Domain Hijacking Takes ICANN Spotlight

A committee of the Internet's domain-name overseer blames poor administration and flawed processes for the growing problem of hijacked names, and calls for action to thwart it.

Web sites both big and small face the risk of having their Web addresses stolen because of flaws in the way domain names are registered, transferred and tracked, a report released this week found.

The report, announced Wednesday during an international meeting of the ICANN (Internet Corporation for Assigned Names and Numbers) in Luxembourg, followed at least two high-profile incidents this year of what is known as domain-name hijacking—one hitting New York-based ISP Panix and another affecting e-mail provider Hushmail Communications Corp.

Domain-name hijacking occurs when someone fraudulently takes control of a domain name, often by masquerading as the legitimate administrative contact for a domain name.

The e-mail addresses of administrative contacts, widely available in the WHOIS database of domain registrations, are used to verify domain-name holders.

The domain-name hijacking report, available here as a PDF, came from ICANNs Security and Stability Advisory Committee.

The committee advises the domain-name system overseers board of directors and constituents such as the registrars that sell domain names to individuals and business and the registries that manage domains such as .com and .net.

Committee members expressed optimism that the report will lead to swift action, but it was still unclear as of late Wednesday whether ICANNs board planned to address the reports findings and recommendations at its meeting later this week.

"Our job really was to shine light on problem and the basics of what needs to be done," said Steve Crocker, the chairman of the advisory committee. "Now we stand back out of the way because were not the ones to implement that."

ICANN Board Chairman Vint Cerf was among those who attended the committees release of its findings, and he expressed interest in the board acting on the reports findings. Crocker also said that committee members are promoting the reports findings throughout ICANN.

/zimages/1/28571.gifClick here to read an opinion about the role ICANN should play in preventing domain-name thefts.

The committees conclusions left no doubt that the consequences of a domain hijack can be stark and widespread.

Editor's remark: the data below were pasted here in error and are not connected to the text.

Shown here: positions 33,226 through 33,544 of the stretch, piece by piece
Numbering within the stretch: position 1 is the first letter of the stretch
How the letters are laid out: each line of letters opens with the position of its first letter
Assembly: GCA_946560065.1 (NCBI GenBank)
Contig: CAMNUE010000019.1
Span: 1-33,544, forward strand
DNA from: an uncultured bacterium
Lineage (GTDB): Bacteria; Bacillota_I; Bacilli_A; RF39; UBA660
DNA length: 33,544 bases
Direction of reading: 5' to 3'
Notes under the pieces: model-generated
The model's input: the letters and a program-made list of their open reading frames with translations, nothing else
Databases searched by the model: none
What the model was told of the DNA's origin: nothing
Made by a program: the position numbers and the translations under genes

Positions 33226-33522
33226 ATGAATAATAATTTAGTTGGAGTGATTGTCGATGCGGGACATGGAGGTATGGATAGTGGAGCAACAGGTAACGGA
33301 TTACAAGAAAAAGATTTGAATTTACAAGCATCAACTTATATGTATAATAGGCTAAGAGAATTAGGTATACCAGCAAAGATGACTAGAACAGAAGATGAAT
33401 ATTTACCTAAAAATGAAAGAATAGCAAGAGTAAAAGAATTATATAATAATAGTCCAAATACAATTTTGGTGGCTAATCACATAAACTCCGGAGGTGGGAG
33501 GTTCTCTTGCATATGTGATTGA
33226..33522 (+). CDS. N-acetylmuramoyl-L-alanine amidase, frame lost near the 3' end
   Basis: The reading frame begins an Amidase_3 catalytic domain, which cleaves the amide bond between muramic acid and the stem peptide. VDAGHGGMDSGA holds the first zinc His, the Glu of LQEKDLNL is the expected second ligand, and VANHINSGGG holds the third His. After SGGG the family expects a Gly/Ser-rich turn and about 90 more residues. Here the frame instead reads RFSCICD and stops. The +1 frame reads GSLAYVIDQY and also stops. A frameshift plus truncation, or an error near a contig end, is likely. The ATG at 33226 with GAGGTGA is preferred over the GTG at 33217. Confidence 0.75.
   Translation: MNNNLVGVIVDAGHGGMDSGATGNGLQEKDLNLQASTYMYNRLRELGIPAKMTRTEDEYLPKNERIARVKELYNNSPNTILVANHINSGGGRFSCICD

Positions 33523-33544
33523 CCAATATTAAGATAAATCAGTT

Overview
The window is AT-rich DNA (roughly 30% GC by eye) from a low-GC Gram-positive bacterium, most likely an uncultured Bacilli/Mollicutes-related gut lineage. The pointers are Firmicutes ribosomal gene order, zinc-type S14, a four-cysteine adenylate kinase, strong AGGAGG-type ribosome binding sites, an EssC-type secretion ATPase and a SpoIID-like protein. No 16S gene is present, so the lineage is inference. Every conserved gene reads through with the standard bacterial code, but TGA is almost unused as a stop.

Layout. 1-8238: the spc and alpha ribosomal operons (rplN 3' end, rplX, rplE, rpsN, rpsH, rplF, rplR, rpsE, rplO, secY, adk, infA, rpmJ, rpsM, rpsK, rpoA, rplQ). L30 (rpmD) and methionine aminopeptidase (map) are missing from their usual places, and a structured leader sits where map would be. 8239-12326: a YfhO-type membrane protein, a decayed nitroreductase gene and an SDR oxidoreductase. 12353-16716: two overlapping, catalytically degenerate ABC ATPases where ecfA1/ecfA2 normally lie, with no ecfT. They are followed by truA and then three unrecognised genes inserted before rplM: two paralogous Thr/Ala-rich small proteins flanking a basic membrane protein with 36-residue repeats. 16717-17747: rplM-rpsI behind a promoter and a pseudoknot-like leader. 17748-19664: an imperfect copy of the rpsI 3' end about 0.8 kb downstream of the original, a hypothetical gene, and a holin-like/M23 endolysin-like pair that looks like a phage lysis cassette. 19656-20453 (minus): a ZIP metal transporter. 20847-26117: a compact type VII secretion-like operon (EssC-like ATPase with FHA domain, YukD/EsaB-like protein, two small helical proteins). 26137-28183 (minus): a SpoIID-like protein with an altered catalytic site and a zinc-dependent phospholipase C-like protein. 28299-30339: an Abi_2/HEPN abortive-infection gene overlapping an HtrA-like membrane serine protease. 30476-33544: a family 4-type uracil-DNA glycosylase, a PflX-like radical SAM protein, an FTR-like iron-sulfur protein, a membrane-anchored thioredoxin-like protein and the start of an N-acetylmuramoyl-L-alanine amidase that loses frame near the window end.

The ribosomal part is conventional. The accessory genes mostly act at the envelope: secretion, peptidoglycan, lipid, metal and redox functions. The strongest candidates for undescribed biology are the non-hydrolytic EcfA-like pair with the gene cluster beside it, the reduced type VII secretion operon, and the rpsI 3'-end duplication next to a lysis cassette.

"The registrant may lose an established identity and be exposed to extortion by name speculators," the report states. "Domain hijacking can disrupt or severely impact the business and operations of a registrant."

Along with intercepting or stopping e-mail associated with a stolen domain, an attacker could use a domain hijack in a phishing scheme to disclose sensitive information, in a denial-of-service attack or to deface a Web site, the report found.

Among the causes of cited for hijacks was the failure of registrars to follow procedures for transferring domain names from one registrar to another and insufficient verification of the identity of someone requesting a domain-name change.

The report left ICANNs recently changed policy for the transfer of domain names without blame in domain hijacking, although others in the domain-name industry have raised concerns that the change will fuel more stolen domain names. The new policy had focused on streamlining the process of transferring a domain.

Also contributing to the domain-name hijacking cases outlined in the report was the relationship between official ICANN registrars and their resellers.

Committee member Ram Mohan said that about 40 percent of domain-name registrations occur through resellers, and, right now, the burden lies with registrars to ensure that their resellers follow ICANN procedures.

"The fact is that there are 150 active [ICANN] registrars with contracts and real responsibilities, and by our count some 20,000 to 25,000 resellers, and thats only an estimate," said Mohan, vice president and chief technology officer for Afilias Ltd., the registry for the .info domain.

"These resellers are invisible to ICANN and registries."

/zimages/1/28571.gifWhat should run the DNS? Click here to read about the growing tussle between ICANN and the U.S. government over control of the DNS.

The ICANN committee recommended 10 fixes for hijacking, which ranged from more public awareness and a domain-name emergency hotline to potentially stricter verification of the identity of domain-name holders and better record keeping of registrations.

One technical recommendation focused on the use of registrar locks and domain-name holder passwords. The report suggests that registrars use locks, which prevent a domain-name change until the name holder unlocks the name, and consider using a specification called "authInfo," which essentially password protects a domain name.

Currently, the authInfo password is not available for .com or .net, both of which are managed by VeriSign Inc. But VeriSign has said it plans to add the support, according to the report. Other domains, such as .org, .biz and .info, use the passwords.

"This is a train that is just waiting to get off the tracks, and the tracks are already loose," Mohan said. "Were asking for serious action to be taken to quickly remedy the problem."

While the Panix and Hushmail cases were widely reported, the ICANN committee report also cited a dozen other examples of stolen domain names. The hijacks hit such high-profile names as,, and

However, the committee did estimate the total number of domain-name hijackings that have occurred. Determining that number is difficult since domain-name holders and registrars are reluctant to disclose cases and are not required to do so, Mohan said.

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